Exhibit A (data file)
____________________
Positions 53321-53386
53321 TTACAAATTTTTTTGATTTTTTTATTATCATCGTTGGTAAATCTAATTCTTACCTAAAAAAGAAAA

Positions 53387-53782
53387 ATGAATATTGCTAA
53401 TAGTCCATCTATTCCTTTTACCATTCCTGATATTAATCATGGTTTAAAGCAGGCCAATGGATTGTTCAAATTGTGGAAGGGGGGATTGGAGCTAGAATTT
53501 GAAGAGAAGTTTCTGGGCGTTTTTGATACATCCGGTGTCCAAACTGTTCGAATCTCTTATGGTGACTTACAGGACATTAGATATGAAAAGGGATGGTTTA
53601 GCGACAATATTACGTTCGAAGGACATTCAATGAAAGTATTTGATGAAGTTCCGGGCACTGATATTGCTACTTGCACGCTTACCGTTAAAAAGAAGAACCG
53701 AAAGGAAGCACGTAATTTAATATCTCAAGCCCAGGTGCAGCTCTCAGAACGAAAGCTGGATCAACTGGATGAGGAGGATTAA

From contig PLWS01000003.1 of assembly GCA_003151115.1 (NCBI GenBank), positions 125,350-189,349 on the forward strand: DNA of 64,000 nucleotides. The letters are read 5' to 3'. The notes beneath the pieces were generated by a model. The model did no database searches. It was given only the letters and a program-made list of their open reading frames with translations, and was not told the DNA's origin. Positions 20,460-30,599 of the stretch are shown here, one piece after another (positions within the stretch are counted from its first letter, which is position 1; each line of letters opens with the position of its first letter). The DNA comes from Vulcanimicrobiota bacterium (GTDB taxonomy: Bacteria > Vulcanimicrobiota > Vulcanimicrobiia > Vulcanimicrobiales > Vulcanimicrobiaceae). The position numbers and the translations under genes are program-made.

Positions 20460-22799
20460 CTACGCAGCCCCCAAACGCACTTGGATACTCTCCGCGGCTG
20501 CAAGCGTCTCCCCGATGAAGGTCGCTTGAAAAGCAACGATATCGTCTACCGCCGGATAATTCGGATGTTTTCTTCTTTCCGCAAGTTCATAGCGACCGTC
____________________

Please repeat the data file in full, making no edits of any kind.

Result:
Positions 53321-53386
53321 TTACAAATTTTTTTGATTTTTTTATTATCATCGTTGGTAAATCTAATTCTTACCTAAAAAAGAAAA

Positions 53387-53782
53387 ATGAATATTGCTAA
53401 TAGTCCATCTATTCCTTTTACCATTCCTGATATTAATCATGGTTTAAAGCAGGCCAATGGATTGTTCAAATTGTGGAAGGGGGGATTGGAGCTAGAATTT
53501 GAAGAGAAGTTTCTGGGCGTTTTTGATACATCCGGTGTCCAAACTGTTCGAATCTCTTATGGTGACTTACAGGACATTAGATATGAAAAGGGATGGTTTA
53601 GCGACAATATTACGTTCGAAGGACATTCAATGAAAGTATTTGATGAAGTTCCGGGCACTGATATTGCTACTTGCACGCTTACCGTTAAAAAGAAGAACCG
53701 AAAGGAAGCACGTAATTTAATATCTCAAGCCCAGGTGCAGCTCTCAGAACGAAAGCTGGATCAACTGGATGAGGAGGATTAA

From contig PLWS01000003.1 of assembly GCA_003151115.1 (NCBI GenBank), positions 125,350-189,349 on the forward strand: DNA of 64,000 nucleotides. The letters are read 5' to 3'. The notes beneath the pieces were generated by a model. The model did no database searches. It was given only the letters and a program-made list of their open reading frames with translations, and was not told the DNA's origin. Positions 20,460-30,599 of the stretch are shown here, one piece after another (positions within the stretch are counted from its first letter, which is position 1; each line of letters opens with the position of its first letter). The DNA comes from Vulcanimicrobiota bacterium (GTDB taxonomy: Bacteria > Vulcanimicrobiota > Vulcanimicrobiia > Vulcanimicrobiales > Vulcanimicrobiaceae). The position numbers and the translations under genes are program-made.

Positions 20460-22799
20460 CTACGCAGCCCCCAAACGCACTTGGATACTCTCCGCGGCTG
20501 CAAGCGTCTCCCCGATGAAGGTCGCTTGAAAAGCAACGATATCGTCTACCGCCGGATAATTCGGATGTTTTCTTCTTTCCGCAAGTTCATAGCGACCGTC